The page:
Dorothea Shefer-Vanson

Laugh or Cry?

These days I feel like Alice in Anti-Wonderland, where what seemed impossible yesterday is now happening before my very eyes. I would say ‘Curiouser and Curiouser’ if I could, but I feel more like saying ‘Awfuller and Awfuller.’

Each candidate for a ministerial post in the government that Netanyahu is trying to form seems to be totally unsuited for the positions of responsibility they are about to fulfill. One of them, known for his seditious views and general disregard for the rule of law, is to be appointed Minister of Public Security, giving him control of the police force and other law enforcement bodies. Another, who has very little knowledge of defense matters and did a minimal term of service in the IDF, wants to be Minister of Defence. Netanyahu is holding out against this, but there’s no knowing what the end-result will be.

And now we come to the archetypical ‘fingers-in-the-till’ politician. A man who has even served a prison term for managing to confuse public and private finance to the extent that he and his relatives have ended up owning extensive property all over Israel. Someone somewhere must be having a laugh if they are seriously thinking of appointing him Minister of Finance.

But those are the facts, and the bottom line of these and other similar appointments of politicians whose main objective is to channel public funds towards the constituency that has elected them, trampling roughshod over the principles of democracy, egalitarian distribution of wealth and the rule of law.

I grew up in an orthodox family and was even an active member of Bnei Akiva in my youth, but living in Israel enabled me to identify as Jewish without being hampered by outdated rules and regulations requiring me to behave as if we were still living in the Middle Ages. The sad fact is that the modern world is anathema to the adherents of the ultra-orthodox version of Judaism. But they have now gained the upper hand in the governance of Israel, and the way ahead is looking ever bleaker.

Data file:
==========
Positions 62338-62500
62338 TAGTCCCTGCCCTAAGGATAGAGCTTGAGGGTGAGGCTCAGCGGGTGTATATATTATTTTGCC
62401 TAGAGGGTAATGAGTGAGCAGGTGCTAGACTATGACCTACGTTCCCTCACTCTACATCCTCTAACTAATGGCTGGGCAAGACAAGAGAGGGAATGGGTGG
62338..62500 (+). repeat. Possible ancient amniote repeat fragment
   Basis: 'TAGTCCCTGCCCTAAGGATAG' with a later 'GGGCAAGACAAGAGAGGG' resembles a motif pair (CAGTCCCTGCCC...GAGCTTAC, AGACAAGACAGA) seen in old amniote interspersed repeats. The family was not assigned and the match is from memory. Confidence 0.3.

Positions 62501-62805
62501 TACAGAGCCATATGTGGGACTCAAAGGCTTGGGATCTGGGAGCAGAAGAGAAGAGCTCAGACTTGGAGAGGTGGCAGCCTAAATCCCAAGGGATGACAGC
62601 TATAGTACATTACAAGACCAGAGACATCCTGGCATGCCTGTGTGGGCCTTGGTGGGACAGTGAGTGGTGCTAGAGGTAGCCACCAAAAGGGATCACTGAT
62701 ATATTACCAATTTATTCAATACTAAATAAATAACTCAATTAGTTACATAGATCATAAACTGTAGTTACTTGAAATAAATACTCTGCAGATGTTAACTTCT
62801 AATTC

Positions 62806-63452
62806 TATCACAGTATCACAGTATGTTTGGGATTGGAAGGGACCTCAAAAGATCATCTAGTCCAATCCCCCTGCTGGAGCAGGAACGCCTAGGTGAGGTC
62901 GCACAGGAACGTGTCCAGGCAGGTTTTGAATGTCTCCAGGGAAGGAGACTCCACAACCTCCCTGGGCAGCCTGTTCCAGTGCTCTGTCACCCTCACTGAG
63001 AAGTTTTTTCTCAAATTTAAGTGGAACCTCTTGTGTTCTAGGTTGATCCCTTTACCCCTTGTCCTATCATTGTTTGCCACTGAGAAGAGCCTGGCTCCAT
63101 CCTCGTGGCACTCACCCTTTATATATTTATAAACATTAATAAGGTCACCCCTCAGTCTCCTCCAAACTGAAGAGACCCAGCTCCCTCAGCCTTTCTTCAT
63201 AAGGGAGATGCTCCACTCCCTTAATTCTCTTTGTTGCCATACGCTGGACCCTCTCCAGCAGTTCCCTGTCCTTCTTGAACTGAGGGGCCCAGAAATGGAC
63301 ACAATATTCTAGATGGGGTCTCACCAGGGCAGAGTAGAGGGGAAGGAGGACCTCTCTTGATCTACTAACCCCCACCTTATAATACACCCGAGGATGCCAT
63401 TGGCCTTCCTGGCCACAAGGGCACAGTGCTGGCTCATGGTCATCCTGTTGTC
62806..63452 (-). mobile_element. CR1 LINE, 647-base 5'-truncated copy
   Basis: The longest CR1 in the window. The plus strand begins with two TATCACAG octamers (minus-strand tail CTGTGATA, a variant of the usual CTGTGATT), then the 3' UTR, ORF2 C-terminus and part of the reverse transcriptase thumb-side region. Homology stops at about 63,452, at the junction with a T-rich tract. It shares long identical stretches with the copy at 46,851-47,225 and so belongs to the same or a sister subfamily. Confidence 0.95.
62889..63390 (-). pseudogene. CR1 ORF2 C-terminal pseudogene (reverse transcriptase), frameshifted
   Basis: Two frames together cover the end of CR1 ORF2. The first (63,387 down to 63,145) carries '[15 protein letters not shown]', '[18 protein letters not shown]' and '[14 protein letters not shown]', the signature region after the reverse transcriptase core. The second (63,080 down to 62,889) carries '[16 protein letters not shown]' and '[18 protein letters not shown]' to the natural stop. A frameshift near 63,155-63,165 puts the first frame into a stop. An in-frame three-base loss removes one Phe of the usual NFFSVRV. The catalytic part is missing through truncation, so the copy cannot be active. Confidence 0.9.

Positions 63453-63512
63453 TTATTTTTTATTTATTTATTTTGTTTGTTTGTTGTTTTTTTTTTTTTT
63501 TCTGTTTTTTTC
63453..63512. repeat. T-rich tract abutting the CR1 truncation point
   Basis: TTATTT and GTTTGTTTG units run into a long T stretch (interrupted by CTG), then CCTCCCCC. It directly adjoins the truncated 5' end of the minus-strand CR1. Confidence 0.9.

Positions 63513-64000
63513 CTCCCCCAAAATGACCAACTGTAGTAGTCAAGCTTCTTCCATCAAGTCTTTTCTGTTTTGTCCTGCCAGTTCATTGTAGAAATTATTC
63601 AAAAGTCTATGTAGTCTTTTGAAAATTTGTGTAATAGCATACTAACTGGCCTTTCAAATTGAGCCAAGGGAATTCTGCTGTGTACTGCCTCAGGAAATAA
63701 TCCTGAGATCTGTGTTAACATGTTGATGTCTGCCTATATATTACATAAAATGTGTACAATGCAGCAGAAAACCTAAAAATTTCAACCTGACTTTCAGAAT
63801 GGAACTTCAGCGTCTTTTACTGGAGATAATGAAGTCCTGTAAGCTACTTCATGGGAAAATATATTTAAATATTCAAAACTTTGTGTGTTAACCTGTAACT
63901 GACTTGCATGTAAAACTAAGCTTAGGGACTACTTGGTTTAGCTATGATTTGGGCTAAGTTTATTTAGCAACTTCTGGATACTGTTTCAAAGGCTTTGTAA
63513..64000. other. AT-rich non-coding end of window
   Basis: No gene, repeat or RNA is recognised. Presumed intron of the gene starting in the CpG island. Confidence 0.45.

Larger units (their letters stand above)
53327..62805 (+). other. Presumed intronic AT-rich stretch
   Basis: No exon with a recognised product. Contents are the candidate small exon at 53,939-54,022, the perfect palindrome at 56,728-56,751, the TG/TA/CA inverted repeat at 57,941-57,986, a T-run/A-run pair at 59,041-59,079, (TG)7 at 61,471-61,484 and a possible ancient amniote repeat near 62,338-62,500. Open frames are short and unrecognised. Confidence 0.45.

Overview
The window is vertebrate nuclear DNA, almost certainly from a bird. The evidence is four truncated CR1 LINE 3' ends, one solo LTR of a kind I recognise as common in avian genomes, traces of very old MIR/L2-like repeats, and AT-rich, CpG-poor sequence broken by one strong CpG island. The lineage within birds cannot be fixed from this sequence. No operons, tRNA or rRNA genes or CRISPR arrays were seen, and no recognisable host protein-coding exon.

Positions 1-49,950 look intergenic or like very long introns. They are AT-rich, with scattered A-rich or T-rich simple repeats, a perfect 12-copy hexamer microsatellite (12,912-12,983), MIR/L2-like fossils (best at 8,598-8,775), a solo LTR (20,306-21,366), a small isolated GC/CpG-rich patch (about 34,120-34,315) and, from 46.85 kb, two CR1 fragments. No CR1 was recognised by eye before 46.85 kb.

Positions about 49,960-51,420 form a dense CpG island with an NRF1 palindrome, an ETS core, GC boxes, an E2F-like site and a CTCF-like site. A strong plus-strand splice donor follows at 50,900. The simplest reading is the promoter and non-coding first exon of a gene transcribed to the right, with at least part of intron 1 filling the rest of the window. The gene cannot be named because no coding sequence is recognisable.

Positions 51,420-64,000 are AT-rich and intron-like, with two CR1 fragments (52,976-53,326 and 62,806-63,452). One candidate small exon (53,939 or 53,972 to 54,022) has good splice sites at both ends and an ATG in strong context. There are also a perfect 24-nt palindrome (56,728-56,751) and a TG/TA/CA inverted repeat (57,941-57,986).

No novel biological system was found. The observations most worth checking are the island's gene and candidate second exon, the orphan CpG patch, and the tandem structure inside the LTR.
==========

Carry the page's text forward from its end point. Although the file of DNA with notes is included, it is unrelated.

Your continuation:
The first sally came from the man who would be Minister of Defense who, in one fell swoop, managed to alienate a large section of the population that probably voted for him. By castigating the tradition of holding soccer games on a Saturday (Shabbat) afternoon he shot a poisoned arrow at the heart of Israel’s secular society. And that was only the beginning. Whether his desire will be achieved remains to be seen, but it is just one symptom of where the new government is headed. Which much-loved tradition will go next? That is anyone’s guess, but it should come as no surprise to anyone when public performances of material that is not in keeping with the ultra-orthodox way of life will be banned. In an attempt to mollify that segment of the population the Egged bus company has already scrapped ads that show scantily-dressed women. It is very possible that soon no female image will be permitted in public places, and the repression of women inherent in orthodox Judaism will prevail throughout the country.

There are parts of some towns in Israel where women are required to walk in an area separate from men. There are buses where women are not allowed to sit in the front seats. Every now and again one hears of orthodox men refusing to sit next to a woman on a plane. Orthodox men won’t shake a relative’s hand if she is a woman because touching a woman is considered to contaminate him. So don’t tell me that the repression of women is not an integral part of the Jewish religion.

If no one puts a stop to it, this government will do its best to take us back into the Dark Ages.

About the Author
I was born and brought up in England. I am a graduate of the LSE and the Hebrew University. I have lived in Israel since 1964. I am an experienced translator, editor and writer.